Activity

Report on the Overseas Assessment Trend -Computer Based Testing(CBT)-

 We visited the Educational Testing Service (ETS) in Princeton, New Jersey, and attended the conference and exposition hosted by the International Society for Technology in Education (ISTE 2010) in Denver, Colorado, from June 25th to July 2nd, 2010. This is a report on two topics regarding Computer Based Testing (CBT).


 The first topic is about CBAL (Cognitively Based Assessment of, for, and as Learning). At ISTE 2010, there was a presentation on this subject by an ETS researcher in the session on “Moving Online Assessment Forward Using an Open Source Technology Platform”. This is an assessment for multifaceted education with the objective of guaranteeing the quality of PreK-12 education. It serves three aspects of assessment: documenting what students have achieved (“of learning”); helping identify how to plan and adjust instruction (“for learning”); and being considered by students and teachers to be a worthwhile educational experience in and of itself (“as learning”). 

 CBAL provides class tasks, content of activities, reference materials, and diagnostic tests on computers. For example, 7th grade CBAL mathematics includes tasks called “cartooning” and “mix it up”. The former involves drawing cartoons by understanding the ratios of body parts. The latter involves mixing red and blue paint on a computer screen to get purple paint. It teaches how the ratio of red to blue affects the color of the paint.

 The preliminary research on a summative assessment of CBAL reading, writing, and mathematics has been conducted in schools in 17 states for 7th and 8th graders since 2010. A formative assessment has been tested at public schools in Portland, Maine, since 2007. The outcome of preliminary research will tell us if CBAL has the potential to replace the standard test in each state. 

 The second topic is NAEP on CBT. CBT will be introduced for the first time to writing in the National Assessment of Educational Progress (NAEP) in 2011, according to an ETS researcher. It will require writing using word processors as well as including audio and video content enabled by CBT. The WRITING FRAMEWORK for the 2011 National Assessment of Educational Progress (Pre-Publication Edition) sets three communicative purposes for writing; 1. to persuade, 2. to explain, and 3. to convey experience, real or imagined. Each has its own respective grading criteria and is based on six ranges of scores. You can refer to Appendix B of the WRITING FRAMEWORK to read the example tasks.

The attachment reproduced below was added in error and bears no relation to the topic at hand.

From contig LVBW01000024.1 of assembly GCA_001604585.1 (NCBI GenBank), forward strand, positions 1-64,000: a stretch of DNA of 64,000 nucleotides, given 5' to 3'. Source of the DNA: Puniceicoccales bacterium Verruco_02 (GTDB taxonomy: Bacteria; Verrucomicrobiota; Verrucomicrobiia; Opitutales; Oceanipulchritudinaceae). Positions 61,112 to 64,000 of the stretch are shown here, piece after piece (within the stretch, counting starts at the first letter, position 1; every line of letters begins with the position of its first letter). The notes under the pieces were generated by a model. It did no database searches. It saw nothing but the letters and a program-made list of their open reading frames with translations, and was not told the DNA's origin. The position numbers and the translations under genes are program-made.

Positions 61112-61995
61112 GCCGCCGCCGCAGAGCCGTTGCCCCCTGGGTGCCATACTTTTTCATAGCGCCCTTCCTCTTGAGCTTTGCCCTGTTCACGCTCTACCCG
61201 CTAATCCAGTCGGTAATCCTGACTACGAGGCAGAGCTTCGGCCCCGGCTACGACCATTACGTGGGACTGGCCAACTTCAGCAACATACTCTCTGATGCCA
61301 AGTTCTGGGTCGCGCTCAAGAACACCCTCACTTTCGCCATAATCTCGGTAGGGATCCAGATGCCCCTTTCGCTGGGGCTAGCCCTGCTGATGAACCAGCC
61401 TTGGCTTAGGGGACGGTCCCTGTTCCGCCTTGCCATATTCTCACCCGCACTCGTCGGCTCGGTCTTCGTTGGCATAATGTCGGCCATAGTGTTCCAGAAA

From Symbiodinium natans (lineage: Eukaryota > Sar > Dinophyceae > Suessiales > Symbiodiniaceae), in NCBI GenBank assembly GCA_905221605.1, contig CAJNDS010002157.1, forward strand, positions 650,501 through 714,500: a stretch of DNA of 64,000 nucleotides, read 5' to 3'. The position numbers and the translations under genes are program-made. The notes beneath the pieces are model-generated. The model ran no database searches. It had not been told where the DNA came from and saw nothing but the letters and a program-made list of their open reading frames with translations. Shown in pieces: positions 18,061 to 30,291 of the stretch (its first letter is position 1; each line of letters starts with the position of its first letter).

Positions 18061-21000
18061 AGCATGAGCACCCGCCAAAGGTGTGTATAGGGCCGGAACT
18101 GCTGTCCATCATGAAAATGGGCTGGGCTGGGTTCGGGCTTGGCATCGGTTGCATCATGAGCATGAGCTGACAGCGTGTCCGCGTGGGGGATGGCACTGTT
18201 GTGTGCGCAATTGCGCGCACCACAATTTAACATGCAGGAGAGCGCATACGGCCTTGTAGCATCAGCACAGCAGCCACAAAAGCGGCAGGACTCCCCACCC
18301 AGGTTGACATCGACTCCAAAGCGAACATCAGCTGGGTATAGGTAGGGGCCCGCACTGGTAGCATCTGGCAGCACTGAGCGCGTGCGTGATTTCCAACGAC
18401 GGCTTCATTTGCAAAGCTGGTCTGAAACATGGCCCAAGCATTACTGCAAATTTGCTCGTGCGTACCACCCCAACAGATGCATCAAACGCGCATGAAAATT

When the personal computer was first introduced to tests, and was used alongside pencils and papers, changes became apparent. What is the future mode of testing in Japan? We can observe the leading steps being made in the US and develop an insight into the positive and negative aspects of each step. We hope to create the right environment, conducive to the tools that children use to learn.

   -footnote-
 In the U.S., the National Assessment of Educational Progress (NAEP) started in 1969. 4th, 8th, and 12th graders participate in the survey using random sampling. The objective of the assessment is to identify the group trend, not individual achievements. The subjects covered are mathematics, reading, science, writing, art, citizenship, economics, geography, and American history. The survey is not done annually involving all grades taking tests for all subjects. Basically, as the NAEP schedule indicates, assessments of mathematics, reading and science take place in odd-numbered years, and in even-numbered years, other subjects (one, two or three subjects, depending on the year) are covered.


(Chie Hoshi, CRET Researcher)

 

Other Researcher

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Areas of Reasearch in CRET

This laboratory conducts research on test evaluation and analysis. We also perform joint research and exchange programs with overseas testing research institutes.







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This laboratory conducts research and development into testing approaches that measure communication skills, teamwork skills, and social skills, etc.

Dr. Atsushi Aikawa

Professor,
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Ph.D. in Psychology

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This laboratory conducts research on the foundation of computer-based testing, and basic research on media and recognition, as well as applied and practical research
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Dr. Kanji Akahori

Professor Emeritus of
Tokyo Institute of
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for the laboratory